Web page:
Monday 29 February 2016

There was a male Siskin in the leaf yard this morning. Tom Bell found it and took this fine picture.

Although these colourful finches are not rare, they are seldom seen in the park.

A pair of Egyptian Geese at the Lido have a family of six.

Usually the survival rate here is better than on the Round Pond. The Egyptians there were down to three chicks this morning.

Eight Mandarins -- five drakes and three females -- turned up suddenly on the Long Water. I managed to get six of them into the same picture. The one on the far left is an immature drake not yet in his improbable full finery.

Probably they flew in from the Regent's Canal, which has a branch extending to nearby Paddington station. They breed successfully on the canal but seldom succeed here, where there are more big gulls and less cover.

A Moorhen in one of the Italian Gardens ponds swam over to the fountain and vanished. A closer look showed it under the spray head of the fountain, and it may be building a nest here -- its mate was on the same pond.

Coots have tried to nest in these sheltered spaces and failed, probably because there is nothing inside to attach a nest to.

The pair of Great Crested Grebes at the east end of the Long Water have abandoned their first attempt at a nest on the side of a raft because they couldn't hook twigs into the wire mesh. They have started a second nest on the end of a raft where Mute Swans have smashed the fence down.

This site is too exposed, and the nest will be destroyed by the waves raised by the next strong west wind.

The Black Swan was on the next raft, chasing off some Mute Swans, after which he started tearing up grass for a nest.

He is currently with girlfriend number one. Yesterday Jorgen saw her getting on to the raft with him. This seems to be the first time either girlfriend has shown interest in a nest site. But remember that these females are too young to breed.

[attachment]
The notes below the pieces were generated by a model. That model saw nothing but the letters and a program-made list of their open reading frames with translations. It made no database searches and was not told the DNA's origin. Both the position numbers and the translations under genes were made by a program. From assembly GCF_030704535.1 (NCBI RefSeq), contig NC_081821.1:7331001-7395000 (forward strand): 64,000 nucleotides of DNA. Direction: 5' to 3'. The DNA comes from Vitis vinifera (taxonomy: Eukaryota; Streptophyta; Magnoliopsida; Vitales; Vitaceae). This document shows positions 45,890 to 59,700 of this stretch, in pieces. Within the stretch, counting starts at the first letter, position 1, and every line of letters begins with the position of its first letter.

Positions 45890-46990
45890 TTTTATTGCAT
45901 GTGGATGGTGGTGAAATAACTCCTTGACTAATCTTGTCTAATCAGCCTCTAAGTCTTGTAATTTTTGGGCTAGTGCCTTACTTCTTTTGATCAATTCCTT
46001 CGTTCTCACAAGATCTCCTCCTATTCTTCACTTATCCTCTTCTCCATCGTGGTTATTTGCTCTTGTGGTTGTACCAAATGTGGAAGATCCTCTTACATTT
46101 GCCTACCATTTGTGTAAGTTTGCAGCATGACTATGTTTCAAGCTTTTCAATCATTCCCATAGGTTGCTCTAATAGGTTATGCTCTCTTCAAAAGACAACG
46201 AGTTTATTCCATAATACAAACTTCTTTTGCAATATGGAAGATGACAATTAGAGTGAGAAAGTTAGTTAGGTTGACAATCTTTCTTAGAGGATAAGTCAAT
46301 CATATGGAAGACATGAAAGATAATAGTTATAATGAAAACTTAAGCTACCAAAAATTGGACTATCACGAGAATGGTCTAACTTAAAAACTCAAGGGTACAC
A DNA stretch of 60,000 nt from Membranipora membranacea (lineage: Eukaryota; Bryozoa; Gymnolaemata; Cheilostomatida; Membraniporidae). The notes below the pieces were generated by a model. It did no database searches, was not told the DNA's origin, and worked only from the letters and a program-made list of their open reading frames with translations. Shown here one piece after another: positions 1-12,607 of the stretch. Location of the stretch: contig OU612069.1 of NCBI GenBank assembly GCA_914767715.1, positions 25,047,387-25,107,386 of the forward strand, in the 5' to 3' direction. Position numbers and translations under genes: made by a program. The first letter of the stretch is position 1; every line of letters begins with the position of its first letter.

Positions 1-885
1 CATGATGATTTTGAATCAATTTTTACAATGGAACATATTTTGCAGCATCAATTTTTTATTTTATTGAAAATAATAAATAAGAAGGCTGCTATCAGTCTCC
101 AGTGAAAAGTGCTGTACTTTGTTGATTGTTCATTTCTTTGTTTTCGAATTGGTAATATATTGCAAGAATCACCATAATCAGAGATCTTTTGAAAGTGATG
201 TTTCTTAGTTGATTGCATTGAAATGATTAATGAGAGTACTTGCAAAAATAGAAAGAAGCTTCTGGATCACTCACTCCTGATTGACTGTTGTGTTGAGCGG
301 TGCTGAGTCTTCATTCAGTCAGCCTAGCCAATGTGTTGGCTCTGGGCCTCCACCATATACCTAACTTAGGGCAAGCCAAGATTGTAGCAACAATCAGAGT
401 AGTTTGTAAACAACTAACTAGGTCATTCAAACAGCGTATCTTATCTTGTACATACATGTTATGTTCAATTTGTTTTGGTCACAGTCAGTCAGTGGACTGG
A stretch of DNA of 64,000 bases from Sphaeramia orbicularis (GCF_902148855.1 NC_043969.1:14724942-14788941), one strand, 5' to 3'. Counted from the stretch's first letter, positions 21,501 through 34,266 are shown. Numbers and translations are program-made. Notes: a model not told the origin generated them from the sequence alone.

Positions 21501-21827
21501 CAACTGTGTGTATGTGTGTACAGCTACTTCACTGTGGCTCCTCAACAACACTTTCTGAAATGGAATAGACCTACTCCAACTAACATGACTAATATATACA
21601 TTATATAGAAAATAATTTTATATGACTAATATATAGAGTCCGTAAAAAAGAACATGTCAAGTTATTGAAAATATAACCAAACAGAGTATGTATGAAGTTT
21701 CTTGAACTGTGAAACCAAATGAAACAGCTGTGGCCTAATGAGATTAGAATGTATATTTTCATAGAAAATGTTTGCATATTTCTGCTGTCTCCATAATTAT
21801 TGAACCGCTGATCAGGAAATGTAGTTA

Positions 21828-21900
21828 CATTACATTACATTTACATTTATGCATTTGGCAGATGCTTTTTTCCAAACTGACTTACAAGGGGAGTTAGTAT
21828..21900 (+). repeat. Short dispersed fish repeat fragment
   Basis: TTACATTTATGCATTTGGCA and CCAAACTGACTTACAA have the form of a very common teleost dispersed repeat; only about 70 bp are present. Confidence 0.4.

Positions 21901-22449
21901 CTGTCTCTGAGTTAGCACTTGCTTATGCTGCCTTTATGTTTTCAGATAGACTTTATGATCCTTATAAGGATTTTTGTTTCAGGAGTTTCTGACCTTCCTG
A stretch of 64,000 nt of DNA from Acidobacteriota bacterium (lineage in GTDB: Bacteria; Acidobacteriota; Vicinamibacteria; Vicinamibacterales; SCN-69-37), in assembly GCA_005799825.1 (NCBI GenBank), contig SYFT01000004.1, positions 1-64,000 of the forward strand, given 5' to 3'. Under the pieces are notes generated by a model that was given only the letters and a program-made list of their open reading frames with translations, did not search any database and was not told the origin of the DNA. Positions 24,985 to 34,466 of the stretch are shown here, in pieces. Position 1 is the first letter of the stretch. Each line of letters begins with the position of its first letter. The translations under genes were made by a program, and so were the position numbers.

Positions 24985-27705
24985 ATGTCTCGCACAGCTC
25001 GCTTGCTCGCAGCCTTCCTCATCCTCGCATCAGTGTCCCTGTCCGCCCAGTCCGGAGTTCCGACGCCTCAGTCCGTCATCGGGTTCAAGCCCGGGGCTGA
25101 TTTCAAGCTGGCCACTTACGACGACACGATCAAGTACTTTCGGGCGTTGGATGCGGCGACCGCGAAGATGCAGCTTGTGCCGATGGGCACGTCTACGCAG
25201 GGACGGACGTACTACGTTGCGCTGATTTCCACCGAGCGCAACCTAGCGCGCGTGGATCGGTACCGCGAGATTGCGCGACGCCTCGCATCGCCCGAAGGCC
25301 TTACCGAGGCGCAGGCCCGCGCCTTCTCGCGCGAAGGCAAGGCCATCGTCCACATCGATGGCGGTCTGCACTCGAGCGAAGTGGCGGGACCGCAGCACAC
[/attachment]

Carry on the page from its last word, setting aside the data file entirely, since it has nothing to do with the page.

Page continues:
I accidentally disturbed a Green Woodpecker feeding in the grass in the Cockpit (the hollow in the slope just east of the Triangle car park). They are very easy to miss when on the ground. It flew into a tree.

A Treecreeper was hunting for insects in an old chestnut tree near the leaf yard.

Both of the pair of Dunnocks in the leaf yard were visible. This is the male, who was displaying to his mate by flapping his wings.

With such a dull coloured bird, display has to be done entirely by action.

One of the Little Owls near the Albert Memorial was looking out of the hole in the oak tree.

Earlier there had been a pair of Stock Doves walking about on the branch directly over the hole, and the owl was clearly determined not to let them take it.


  1. I'm afraid the Round Pond goslings were down to two when I visited at 2pm today.

    1. Sad but inevitable. No cover, lots of big gulls.

  2. I've been reading (quite furiously) back to learn what's the Black Swan been up to in the last few days. Is he still trying to break up displaying couples? Has his interest in the whiter Girlfriend been affected by her appearance?

    Stuff for moralists, this! I wonder what Aesop would make of it.

    1. It's lucky that birds don't do morals. Or many other things. As Auden wrote in 'The Fall of Rome',

      Unendowed with wealth or pity,
      Little birds with scarlet legs,
      Sitting on their speckled eggs,
      Eye each flu-infected city.

    2. Heinrich Hoffmann might also have had a take on it. Or Proust, of course. Jim n.L.

  3. It seems like we also share favourite poems!

    Regarding morals and birds, have you seen this video?

    The more sober among us will think that the bird is trying to mate with the unmoving bird. But I'll be darned if it doesn't look like the little fellow succeeded in resuscitating a friend.

    1. Hard to tell with the picture that small. I suppose the inert bird had flown into a window and stunned itself.

  4. This 1964 poem by Basil Bunting doesn't seem to be as well-known as it should be by birders, given that it de-sentimentalises so helpfully:

    A thrush in the syringa sings.

    'Hunger ruffles my wings, fear,
    lust, familiar things.

    Death thrusts hard. My sons
    by hawk's beak, by stones, by cat and weasel, die.
    From a shaken bush I
    list familiar things,
    fear, hunger, lust.'

    O gay thrush!

    Harry G.

    1. Yes. But mainly he is telling the other thrushes to shove off, because it's his bush.

  5. Went for a wander on Monday myself and came across an Egyptian Goose at the top of a tree. Granted it was a fairly flat surface for it but Ive never seen one perched quite like this!

    1. Good picture. They do this quite often, in pairs, starting in winter. It's partly a hunt for suitable trees to nest in, but mainly a way of advertising their pair bond and their superiority to other Egyptians.